British supply chain businesses face £300bn in fines as GDPR deadline looms

By James Henderson
Approximately 570mn procurement contracts in the UK remain non-compliant to new General Data Protection Regulations (GDPR), resulting in a potential £3...

Approximately 570mn procurement contracts in the UK remain non-compliant to new General Data Protection Regulations (GDPR), resulting in a potential £300bn worth of fines.

That’s according to Cheshire-based procurement advisory firm, Odesma, which has today warned that, unless organisations act quickly, they will not meet the new requirements ahead of the May 25th deadline.

With up to one million procurement and supply chain businesses in the UK currently falling foul of the new guidelines, Odesma has launched a professional solution to help deliver compliant contracts within the next four months.

The service, named The Contracts Factory, handles all GDPR contract compliance to ensure that companies not only have a system in place for new contracts to adhere to, but that deals with thousands of existing contracts which also need to comply.

Nick Ford, Executive Director of Odesma, explained: “Though many businesses have begun the journey to compliance, GDPR presents a challenge to procurement, with a number of external supplier interactions needed and the whole transactional process to navigate – all of which need to be managed and controlled in a tightly structured manner.

"Having spent the past two years working with procurement and supply chain teams to deliver GDPR-compliant programmes, we’ve developed a unique understanding of what is needed to achieve the right level of compliance. The process is complex and time-consuming, and when you consider that some companies will be dealing with 2,000 contracts or more, the task can become overwhelming.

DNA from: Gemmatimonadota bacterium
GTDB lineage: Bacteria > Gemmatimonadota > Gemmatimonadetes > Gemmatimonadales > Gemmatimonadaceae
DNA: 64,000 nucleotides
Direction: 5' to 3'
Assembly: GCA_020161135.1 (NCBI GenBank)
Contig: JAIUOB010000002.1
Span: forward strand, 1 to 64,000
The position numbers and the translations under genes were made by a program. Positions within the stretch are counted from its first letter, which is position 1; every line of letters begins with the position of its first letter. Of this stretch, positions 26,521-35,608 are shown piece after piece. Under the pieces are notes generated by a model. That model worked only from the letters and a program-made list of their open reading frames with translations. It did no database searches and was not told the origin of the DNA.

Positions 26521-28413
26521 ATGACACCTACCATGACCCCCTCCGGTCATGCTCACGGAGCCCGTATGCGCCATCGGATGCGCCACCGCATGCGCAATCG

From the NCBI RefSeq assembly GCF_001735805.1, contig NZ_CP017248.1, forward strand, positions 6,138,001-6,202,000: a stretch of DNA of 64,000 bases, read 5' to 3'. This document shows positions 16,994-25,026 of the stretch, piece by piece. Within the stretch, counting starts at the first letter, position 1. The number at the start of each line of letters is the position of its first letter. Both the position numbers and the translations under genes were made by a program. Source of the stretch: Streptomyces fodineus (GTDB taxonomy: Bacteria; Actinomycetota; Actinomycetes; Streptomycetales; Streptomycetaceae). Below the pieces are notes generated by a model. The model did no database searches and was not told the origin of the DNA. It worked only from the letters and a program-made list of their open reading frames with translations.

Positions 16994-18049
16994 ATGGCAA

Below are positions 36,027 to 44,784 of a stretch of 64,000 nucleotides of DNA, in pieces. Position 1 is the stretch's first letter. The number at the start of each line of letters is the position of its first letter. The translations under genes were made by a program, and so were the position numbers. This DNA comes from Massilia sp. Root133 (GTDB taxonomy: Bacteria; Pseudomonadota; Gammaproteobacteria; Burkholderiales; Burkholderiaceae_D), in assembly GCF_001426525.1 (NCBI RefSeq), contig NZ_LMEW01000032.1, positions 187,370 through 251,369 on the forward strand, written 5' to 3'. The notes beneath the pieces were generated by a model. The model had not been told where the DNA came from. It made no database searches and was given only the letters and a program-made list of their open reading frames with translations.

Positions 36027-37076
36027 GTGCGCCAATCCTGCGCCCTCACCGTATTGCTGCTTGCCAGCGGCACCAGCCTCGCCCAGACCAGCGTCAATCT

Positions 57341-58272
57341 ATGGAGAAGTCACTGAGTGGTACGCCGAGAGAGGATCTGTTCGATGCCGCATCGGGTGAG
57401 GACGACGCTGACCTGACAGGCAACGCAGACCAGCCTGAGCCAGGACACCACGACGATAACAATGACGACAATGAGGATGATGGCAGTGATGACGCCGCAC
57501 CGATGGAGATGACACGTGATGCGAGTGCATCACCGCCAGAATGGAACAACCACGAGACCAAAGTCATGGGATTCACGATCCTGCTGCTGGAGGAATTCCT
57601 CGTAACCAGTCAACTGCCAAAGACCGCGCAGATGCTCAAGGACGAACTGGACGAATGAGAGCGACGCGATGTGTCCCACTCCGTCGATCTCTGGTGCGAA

“We developed The Contracts Factory to ease that legal burden and remove the pressure from already stretched procurement and supply chain teams. Our experience means we can manage the whole process much more efficiently than the organisation could alone. We’re working with hundreds of businesses already and expect demand to substantially increase the closer we get to the May deadline.”

The GDPR regulations are intended to strengthen and unify data protection for all individuals within the European Union. For procurement, the regulation will affect every contract that is still live and has an element of data that needs protection, for example data identifying an individual or company.

Ford added: “GDPR is a complex and serious legal concern that should be considered at boardroom level. While contract authoring software and compliance checking software are important factors, a more specific solution – such as The Contracts Factory - is required if businesses are to meet their legal obligations and avoid the severe financial penalties and reputational damage that could come from non-compliance.”

Simply finding and retrieving contracts can be time consuming – they may be years old, there may be duplicates, some will be on paper and others will be on email, according to Odesma Then the process of gaining compliance adds to the challenge, and requires a highly structured process that can identify relevant contracts, specify the clauses or deeds that need to be added, analyse them and send them to suppliers for sign off. Once all of this has been achieved, amendments must be legally bound before full compliance is achieved.

A specialist team of 10 would typically take around three months to get a company and its contracts to full GDPR compliance, emphasising the significance of the task ahead.


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